Genome Institute

Pioneer in Biotechnology, Conducting Genome Research and Development – Genome Institute

Macrogen Genome Institute has been focusing on the research and development of genome analysis, the core technology of Macrogen. In the earlier stage of its establishment, Macrogen succeeded in the microbe genome analysis (zymomonas mobilis) for the first time in Korea and published the results in Nature Biotechnology in 2005. The research is significant because it completed the molecular biological map for the use of zymomonas mobilis as a strain for alcohol production as well as served as the momentum to establish the technology for the gene analysis of a living organism for the first time in Korea.

Based on the gene analysis technology established in the early stage of its foundation, Macrogen Genome Institute succeeded in the complete sequence analysis of the human genome for the fifth time in the world using the Korean genome. The results were published in Nature in 2009, and caused a great sensation in Korea and other countries. The large-scale sequence analysis technology and bioinformatics technology established by such research and development had improved, leading to successful results in copy number variant analysis with Asian subjects (Nature Genetics) in 2010 and genome analysis and transcriptome analysis with large numbers of Koreans (Nature Genetics) in 2011.

In 2013, Macrogen carried forward a Northeast Asian (including Mongolian) genome project with the Genomic Medicine Institute at Seoul National University and completed the genome analysis of more than 1,000 people, and in 2015, Macrogen extended the 10,000 Asian genome analysis project to the Asian genome analysis project that targets analyzing the genomes of more than 100,000 Asians. Macrogen is planning to participate in the GenomeAsia 100K project ( from 2016 and lead the project as one of the founding partners.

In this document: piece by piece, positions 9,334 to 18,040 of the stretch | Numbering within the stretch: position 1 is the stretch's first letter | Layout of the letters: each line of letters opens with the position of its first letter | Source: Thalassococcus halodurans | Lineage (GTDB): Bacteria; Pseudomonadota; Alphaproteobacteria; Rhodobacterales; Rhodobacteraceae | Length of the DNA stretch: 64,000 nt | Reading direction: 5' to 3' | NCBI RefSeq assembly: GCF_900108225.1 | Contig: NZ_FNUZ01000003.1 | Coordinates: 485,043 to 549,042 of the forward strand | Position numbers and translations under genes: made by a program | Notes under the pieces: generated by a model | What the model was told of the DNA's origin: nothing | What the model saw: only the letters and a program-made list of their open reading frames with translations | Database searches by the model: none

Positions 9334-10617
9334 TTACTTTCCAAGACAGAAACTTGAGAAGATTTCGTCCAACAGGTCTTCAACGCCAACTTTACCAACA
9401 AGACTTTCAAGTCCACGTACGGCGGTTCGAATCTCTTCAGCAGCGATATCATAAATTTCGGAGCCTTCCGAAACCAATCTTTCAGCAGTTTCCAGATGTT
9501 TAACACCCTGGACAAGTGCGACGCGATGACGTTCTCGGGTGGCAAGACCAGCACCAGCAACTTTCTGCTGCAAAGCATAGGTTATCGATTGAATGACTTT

In 2016, Macrogen, along with the Genomic Medicine Institute of Seoul National University, published the Korean genome sequence, which is recognized as the most perfect human genome sequence, in the journal Nature. The Korean sequence named AK1 was assembled using the latest genome analysis technology and successfully filled many gaps that existed in the current human standard sequence. Many genetic variations specific to Koreans were discovered, confirming the competence and leadership of Macrogen Genome Institute.